Housing Complex

Anacostia Business Improvement District Almost Off the Ground

The newly taxed properties. (Office of Planning)

It's been in the works for years, and now the Anacostia Business Improvement District—a formal structure that will levy taxes on property owners to make the neighborhood more attractive—is just waiting on its final approval from the city to get started.

The effort got rolling in earnest in 2008, when Councilmember Marion Barry introduced legislation that would enable the BID's establishment, setting the tax at $0.21 per $100 of assessed value for properties along Good Hope Road, Howard Road, Martin Luther King Jr. Avenue, and Shannon Place SE. It passed, but the group of landowners and non-profits—including Four Points Development's Stan Voudrie, Doug Jemal, Don Peebles, ARCH Development Corporation, the Anacostia Economic Development Corporation—then had to get signoff from the Internal Revenue Service and submit their application to the Department of Small and Local Business Development, which is the last remaining hurdle.

It's a significant step, because BIDs have been transformative in emerging commercial areas around the city: Downtown, NoMa, and the Capitol Riverfront especially played key roles in making things happen for their little areas. In large part, it comes down to making the neighborhoods feel clean and safe, but BIDs can also band together to help create services. The Circulator bus, for example, was largely a BID-driven effort. It's especially important for Anacostia, where a Main Streets program died a few years ago, but which has perhaps the best chance to capture growth over the next few years.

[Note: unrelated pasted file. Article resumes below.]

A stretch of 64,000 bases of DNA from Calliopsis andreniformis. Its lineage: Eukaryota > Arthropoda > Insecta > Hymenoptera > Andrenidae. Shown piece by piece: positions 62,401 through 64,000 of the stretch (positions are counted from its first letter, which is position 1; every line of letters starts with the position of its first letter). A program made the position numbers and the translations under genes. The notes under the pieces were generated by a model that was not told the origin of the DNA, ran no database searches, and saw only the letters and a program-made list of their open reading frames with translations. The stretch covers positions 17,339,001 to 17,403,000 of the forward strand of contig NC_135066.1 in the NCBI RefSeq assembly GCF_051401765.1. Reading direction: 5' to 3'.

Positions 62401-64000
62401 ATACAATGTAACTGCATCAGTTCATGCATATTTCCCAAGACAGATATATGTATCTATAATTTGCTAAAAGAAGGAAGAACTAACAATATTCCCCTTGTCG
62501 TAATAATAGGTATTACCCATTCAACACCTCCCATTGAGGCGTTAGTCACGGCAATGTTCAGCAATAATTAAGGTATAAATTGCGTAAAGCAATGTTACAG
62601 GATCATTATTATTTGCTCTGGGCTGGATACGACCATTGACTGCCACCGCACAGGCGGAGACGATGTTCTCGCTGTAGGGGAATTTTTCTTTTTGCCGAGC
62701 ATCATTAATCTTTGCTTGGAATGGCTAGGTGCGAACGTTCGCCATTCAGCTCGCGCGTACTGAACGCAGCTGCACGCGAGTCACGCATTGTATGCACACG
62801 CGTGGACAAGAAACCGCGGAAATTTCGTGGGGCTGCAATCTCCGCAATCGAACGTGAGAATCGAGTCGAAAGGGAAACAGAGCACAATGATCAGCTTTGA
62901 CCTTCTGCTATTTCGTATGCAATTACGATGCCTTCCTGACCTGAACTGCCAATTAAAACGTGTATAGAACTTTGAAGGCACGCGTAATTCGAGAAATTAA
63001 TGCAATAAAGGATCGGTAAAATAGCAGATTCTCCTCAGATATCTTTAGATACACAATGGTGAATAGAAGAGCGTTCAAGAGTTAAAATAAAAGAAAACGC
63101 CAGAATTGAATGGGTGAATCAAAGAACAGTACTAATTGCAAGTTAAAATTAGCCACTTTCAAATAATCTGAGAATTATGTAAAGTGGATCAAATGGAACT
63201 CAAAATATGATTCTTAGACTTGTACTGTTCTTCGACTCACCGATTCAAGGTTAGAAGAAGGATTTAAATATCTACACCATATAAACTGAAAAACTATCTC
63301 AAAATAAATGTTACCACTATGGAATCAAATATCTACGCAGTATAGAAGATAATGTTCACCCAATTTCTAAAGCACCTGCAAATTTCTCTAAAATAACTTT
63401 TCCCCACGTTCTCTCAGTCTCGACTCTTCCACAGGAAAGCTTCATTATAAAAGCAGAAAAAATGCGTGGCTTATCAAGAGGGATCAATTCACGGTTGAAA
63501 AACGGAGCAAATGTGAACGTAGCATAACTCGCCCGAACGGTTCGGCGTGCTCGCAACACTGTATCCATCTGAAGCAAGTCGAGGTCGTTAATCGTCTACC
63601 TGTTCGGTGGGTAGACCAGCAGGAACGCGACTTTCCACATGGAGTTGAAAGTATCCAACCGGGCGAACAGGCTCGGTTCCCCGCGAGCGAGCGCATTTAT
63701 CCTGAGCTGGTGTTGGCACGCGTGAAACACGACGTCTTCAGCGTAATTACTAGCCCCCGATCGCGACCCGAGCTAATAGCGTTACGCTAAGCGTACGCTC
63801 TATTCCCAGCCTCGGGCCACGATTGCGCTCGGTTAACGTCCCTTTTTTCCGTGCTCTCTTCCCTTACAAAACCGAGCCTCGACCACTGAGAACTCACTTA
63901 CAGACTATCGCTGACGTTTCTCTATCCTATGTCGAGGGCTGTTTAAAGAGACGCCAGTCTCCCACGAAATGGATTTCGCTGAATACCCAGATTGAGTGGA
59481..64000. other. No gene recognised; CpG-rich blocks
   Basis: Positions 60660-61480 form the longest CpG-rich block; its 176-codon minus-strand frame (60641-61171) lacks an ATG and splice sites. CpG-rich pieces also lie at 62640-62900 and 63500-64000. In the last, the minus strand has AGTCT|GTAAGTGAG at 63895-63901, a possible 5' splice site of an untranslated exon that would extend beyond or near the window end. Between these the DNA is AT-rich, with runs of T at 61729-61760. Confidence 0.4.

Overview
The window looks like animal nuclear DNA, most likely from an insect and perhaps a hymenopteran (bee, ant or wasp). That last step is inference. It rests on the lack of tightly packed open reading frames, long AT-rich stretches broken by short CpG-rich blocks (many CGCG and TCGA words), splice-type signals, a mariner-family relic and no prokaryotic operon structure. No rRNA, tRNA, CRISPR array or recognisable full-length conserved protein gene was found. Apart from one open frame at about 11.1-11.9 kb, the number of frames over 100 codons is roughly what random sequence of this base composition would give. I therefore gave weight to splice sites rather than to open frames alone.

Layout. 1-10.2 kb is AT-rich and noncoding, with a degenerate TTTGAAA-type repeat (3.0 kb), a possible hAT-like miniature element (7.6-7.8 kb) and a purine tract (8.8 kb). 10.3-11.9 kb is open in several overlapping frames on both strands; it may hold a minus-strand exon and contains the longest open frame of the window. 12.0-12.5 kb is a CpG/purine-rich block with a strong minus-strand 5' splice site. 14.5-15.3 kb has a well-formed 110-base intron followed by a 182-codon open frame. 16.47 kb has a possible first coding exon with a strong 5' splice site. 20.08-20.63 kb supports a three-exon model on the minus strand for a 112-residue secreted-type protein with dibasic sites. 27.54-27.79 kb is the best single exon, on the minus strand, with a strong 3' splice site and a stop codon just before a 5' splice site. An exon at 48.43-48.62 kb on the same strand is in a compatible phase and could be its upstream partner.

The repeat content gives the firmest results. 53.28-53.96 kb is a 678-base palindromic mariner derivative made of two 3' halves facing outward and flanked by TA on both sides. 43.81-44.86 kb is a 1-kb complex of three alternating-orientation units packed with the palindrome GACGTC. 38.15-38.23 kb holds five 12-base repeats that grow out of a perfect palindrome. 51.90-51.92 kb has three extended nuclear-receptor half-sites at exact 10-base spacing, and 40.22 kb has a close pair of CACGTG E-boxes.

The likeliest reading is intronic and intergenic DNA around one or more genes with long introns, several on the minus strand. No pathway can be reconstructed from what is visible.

For a large version of the full map, click here.

Comments

  1. #1

    I'd have a lot more respect for this program if it wasn't branded with Vince Gray's campaign slogan 'One City'.

    Sortof makes it unnecessarily political.

    But beyond that, there is no shortage of jobs for unskilled people in DC.

    We've had a MASSIVE buildout in the city. Countless new restaurants, shops, etc. Huge construction projects, and many more in the pipeline.

    All of these new businesses need unskilled workers. From busboys to waiters to construction labor to maid service, cleaning, landscaping.

    And these new facilities need maid service, landscaping, etc.

    Literally the most new business we've seen in this city in decades.

    Sure, it's not glamorous work. But it's solid work, and can often lead to a better job.

    If you are unskilled in DC and physically able to work but you don't have a job it's likely because you don't want one.

  2. #2

    A very small number of commercial properties there that will be subject to the BID property tax. Probably not a sufficient amount to properly fund the BID. Plus the very likley potential of Marion Barry and his cronies controlling the BID and routing its funds. It will take a new generation of leadership in place in Ward 8 for this BID to make a real difference.

  3. #3

    When are we going to get a BID in Columbia Heights? We certainly have the density and business base for it.

  4. Cap City Records Panhandler
    #4

    Skipper knows what it is.

    UPO used to run a team that was either called the "Green Team" or "Blue Team" that would go around and clear trash cans, sweep the streets, etc. They lost funding sometime in spring/summer of 2010. They were out there. Provided jobs to folks as everyone clamors to repeat talking points.

    The businesses needed to support a BID do not exist in Ana, yet. Entire blocks in the AEDC's proposed BID area are vacant. The non-profits don't pay into this do they?